Nacirema is American spelled backwards. Throughout the article, Miner, strived to prove how ethnocentric we, Americans, are through sociological imagination. Reading the article without knowing it is about Americans will put a person in the point of view of an outsider from a different culture. We think the tribe, Nacirema, thinks that the human body is ugly and its natural leaning to weakness and disease is an awful thing, and that their only hope to avoid these characteristic of the human body, is to keep up with their daily rituals. Americans are always trying to come up with new ideas to prevent natural aging, the deterioration, and weakness of the body.
These aspects of life define people of different cultures as a person. These traits impact ones life, define who they are and make them different from any other person in society. Culture forms and bends thoughts of right and wrong and what is accepted and what is not approved of. These identity differences among different cultures is what makes our world so unique, but difficult to control. With so many different influences and ideas directing our paths in life, one must wonder if what they have been taught in their culture is right or wrong.
Body ritual among the Nacirema After reading the required reading "Body Ritual among the Nacrirema" I was surprised and yet disgusted that people actually went through such extremes measures to preserve and care for their bodies. The Nacirema tribe is described by anthropologist Horace Miner, as an old primitive tribe residing in North America with savage and barbaric Practices and rituals. Minor gives plenty of examples that would make the Nacirema tribe seem over obsessive and even animalistic. Minor describes the Nacrirema tribe as performing a special body ritual called the "mouth rite" which is basically the gruesome pulling of teeth, only to put " a special medicine" inside so that it cold fill holes in their mouths. Another example the author describes, is the ritual of certain medicine men who have a temple.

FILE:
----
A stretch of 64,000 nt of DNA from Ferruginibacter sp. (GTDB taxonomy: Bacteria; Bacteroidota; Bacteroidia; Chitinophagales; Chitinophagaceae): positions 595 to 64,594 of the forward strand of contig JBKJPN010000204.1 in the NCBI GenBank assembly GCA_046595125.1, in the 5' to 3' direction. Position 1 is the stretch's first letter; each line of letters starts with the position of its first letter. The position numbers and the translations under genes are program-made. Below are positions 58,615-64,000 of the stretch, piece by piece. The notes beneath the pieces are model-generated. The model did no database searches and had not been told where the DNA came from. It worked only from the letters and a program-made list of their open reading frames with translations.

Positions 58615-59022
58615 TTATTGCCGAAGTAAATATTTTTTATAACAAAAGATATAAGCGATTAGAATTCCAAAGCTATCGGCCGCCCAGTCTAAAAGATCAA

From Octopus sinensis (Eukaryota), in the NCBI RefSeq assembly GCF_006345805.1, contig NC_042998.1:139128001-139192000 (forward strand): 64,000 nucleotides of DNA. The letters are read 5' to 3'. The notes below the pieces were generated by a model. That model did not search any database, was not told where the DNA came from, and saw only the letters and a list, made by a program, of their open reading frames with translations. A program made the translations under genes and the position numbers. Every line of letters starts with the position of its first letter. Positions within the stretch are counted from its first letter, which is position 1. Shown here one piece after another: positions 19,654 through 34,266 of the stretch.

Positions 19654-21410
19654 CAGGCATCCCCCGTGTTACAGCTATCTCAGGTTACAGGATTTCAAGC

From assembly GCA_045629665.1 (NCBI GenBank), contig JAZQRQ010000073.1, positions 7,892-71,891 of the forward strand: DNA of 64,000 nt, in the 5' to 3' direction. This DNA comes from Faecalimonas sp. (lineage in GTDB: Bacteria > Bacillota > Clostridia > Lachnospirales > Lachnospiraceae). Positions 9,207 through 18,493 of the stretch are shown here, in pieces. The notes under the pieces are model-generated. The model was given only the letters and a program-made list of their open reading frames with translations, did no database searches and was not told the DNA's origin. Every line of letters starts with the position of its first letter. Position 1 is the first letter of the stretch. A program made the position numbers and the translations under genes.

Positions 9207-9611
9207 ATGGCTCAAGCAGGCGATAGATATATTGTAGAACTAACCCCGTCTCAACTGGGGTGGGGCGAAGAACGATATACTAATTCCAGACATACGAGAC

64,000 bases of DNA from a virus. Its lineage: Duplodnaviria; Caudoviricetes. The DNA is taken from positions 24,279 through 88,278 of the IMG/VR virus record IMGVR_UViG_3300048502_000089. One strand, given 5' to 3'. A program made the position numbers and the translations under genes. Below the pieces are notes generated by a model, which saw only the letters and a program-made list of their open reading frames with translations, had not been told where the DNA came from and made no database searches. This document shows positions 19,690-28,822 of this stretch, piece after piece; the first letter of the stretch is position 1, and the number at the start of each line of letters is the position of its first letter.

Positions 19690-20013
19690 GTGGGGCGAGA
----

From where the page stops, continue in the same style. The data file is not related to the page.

The main point of this reading is to make us realize that there are hundreds of other cultures and everyone is different and be open minded about it. For example Horace mentions that Nacirema fears yet intrigued with the mouths, and believe that they have a lot to do with the social relationships. If they don’t perform the rituals for the mouth they believe that the mouth will fall out and their loved ones will reject them. Horace wrote this article because he wants us to understand the Nacirema culture because it is dissimilar than others. Different people act behave different in similar situation and respect their actions and see their point of view of their belief and their culture.
In summary, two factors were the cause of the current fatherless America: Structural changes of lifestyles (external) and the emergence of this “new philosophy.” (Internal) Even if fatherlessness is an evident reality in today’s culture, is it necessarily bad? Ultimately, if this fact is not harming the society, why should anyone be concerned?
Kozol addresses his readers so that they may spread awareness on illiteracy and eventually resolve the problem. Questions: 1. These explanations confuse the effects of illiteracy with the causes by saying that laziness is the cause of illiteracy, when in reality illiteracy is the cause of innovativeness, that an illiterate has to adopt, that is seen as laziness and stupidity. Kozol refutes these stereotypes with his examples of just how much illiteracy affects a person showing that they become almost immobilized and isolated by it. In his opinion the nation and it's leaders are at fault for not addressing this problem.